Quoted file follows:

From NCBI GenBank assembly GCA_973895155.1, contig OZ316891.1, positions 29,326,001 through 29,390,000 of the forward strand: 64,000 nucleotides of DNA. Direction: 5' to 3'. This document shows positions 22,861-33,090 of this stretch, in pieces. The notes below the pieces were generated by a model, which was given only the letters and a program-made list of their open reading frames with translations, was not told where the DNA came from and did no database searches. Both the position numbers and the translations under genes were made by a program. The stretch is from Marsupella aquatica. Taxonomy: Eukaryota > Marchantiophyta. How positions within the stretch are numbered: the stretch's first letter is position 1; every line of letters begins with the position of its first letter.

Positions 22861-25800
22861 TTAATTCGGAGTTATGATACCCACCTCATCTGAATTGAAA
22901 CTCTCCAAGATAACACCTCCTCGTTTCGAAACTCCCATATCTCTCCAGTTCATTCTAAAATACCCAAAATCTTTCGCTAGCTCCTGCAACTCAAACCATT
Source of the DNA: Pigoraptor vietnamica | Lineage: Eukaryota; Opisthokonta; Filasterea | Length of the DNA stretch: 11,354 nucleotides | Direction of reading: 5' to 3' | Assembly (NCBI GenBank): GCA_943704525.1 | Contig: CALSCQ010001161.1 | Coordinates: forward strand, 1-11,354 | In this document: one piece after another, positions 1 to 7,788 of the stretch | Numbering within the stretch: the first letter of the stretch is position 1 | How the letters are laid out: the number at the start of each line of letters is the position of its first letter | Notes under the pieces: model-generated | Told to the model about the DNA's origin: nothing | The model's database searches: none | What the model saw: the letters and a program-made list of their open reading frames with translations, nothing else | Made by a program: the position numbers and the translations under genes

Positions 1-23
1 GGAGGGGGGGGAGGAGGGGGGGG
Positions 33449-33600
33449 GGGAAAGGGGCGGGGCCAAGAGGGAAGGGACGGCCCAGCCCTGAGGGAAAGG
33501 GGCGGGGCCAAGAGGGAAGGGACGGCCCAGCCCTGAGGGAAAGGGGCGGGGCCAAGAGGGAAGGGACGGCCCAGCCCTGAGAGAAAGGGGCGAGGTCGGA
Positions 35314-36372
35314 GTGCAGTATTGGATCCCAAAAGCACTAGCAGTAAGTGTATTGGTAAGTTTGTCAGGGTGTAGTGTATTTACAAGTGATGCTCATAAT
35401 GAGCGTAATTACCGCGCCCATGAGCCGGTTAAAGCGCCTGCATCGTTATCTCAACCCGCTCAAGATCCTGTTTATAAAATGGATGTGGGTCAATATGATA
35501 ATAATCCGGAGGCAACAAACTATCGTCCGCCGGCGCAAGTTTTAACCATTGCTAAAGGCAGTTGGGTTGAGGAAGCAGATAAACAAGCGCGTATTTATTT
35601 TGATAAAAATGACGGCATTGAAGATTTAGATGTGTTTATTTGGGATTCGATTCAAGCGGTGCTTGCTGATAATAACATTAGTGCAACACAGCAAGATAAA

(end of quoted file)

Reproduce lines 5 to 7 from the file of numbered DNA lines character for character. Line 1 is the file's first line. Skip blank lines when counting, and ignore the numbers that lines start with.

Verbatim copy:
Source of the DNA: Pigoraptor vietnamica | Lineage: Eukaryota; Opisthokonta; Filasterea | Length of the DNA stretch: 11,354 nucleotides | Direction of reading: 5' to 3' | Assembly (NCBI GenBank): GCA_943704525.1 | Contig: CALSCQ010001161.1 | Coordinates: forward strand, 1-11,354 | In this document: one piece after another, positions 1 to 7,788 of the stretch | Numbering within the stretch: the first letter of the stretch is position 1 | How the letters are laid out: the number at the start of each line of letters is the position of its first letter | Notes under the pieces: model-generated | Told to the model about the DNA's origin: nothing | The model's database searches: none | What the model saw: the letters and a program-made list of their open reading frames with translations, nothing else | Made by a program: the position numbers and the translations under genes

Positions 1-23
1 GGAGGGGGGGGAGGAGGGGGGGG